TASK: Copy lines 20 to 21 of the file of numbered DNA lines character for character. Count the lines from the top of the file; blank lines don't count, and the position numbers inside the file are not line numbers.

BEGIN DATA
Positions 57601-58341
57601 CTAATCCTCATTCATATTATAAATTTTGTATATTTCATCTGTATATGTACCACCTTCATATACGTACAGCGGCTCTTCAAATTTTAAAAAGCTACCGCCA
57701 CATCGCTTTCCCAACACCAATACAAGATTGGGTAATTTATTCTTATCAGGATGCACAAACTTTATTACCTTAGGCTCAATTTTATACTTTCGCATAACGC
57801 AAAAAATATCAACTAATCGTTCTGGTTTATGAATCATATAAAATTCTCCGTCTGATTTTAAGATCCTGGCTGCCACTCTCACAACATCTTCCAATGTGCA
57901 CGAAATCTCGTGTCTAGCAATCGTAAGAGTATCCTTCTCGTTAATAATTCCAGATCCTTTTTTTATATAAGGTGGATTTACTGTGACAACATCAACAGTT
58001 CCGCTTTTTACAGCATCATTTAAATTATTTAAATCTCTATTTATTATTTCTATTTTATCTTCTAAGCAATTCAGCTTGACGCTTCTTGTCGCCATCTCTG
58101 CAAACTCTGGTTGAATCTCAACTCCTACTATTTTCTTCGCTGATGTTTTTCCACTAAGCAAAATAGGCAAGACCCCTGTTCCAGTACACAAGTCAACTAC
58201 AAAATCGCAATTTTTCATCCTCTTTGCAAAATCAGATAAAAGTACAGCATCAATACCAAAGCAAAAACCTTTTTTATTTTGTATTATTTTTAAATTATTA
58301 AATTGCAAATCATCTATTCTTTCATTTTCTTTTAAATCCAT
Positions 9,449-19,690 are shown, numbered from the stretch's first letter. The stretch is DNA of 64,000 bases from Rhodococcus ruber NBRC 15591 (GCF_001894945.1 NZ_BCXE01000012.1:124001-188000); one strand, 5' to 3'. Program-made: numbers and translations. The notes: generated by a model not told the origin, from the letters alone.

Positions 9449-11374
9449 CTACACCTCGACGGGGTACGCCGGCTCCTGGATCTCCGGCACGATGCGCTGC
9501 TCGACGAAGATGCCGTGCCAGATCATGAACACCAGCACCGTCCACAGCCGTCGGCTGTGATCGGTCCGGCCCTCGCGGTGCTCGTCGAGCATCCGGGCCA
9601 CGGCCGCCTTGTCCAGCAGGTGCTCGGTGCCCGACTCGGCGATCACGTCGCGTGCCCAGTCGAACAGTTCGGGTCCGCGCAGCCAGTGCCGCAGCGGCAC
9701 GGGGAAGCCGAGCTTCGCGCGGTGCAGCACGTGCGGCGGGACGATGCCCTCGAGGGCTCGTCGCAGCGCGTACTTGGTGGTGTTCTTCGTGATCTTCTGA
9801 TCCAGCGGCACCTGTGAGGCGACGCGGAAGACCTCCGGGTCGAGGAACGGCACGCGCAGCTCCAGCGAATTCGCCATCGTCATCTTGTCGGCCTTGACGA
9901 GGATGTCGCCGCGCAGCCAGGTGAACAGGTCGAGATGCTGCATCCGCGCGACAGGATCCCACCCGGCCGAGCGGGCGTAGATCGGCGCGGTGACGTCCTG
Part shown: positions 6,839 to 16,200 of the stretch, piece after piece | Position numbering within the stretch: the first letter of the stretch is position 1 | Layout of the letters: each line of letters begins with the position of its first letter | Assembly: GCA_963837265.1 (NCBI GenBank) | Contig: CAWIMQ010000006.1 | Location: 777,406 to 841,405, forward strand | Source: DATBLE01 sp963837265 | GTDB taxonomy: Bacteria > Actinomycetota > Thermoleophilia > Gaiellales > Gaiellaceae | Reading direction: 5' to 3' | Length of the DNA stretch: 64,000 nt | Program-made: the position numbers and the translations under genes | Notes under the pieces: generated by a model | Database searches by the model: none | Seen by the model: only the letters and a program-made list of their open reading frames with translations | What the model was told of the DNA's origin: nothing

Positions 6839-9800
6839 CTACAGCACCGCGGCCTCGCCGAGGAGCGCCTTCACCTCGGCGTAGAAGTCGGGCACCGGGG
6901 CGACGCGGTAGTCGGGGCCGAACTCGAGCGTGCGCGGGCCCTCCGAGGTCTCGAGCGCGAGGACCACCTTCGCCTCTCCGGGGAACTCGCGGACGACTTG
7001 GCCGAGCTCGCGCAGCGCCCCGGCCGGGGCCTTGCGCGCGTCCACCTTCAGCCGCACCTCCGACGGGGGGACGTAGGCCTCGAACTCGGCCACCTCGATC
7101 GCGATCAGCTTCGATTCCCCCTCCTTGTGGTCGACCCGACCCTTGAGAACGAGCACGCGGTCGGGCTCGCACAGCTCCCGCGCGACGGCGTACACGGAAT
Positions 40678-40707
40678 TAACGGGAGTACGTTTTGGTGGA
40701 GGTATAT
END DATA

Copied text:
6839 CTACAGCACCGCGGCCTCGCCGAGGAGCGCCTTCACCTCGGCGTAGAAGTCGGGCACCGGGG
6901 CGACGCGGTAGTCGGGGCCGAACTCGAGCGTGCGCGGGCCCTCCGAGGTCTCGAGCGCGAGGACCACCTTCGCCTCTCCGGGGAACTCGCGGACGACTTG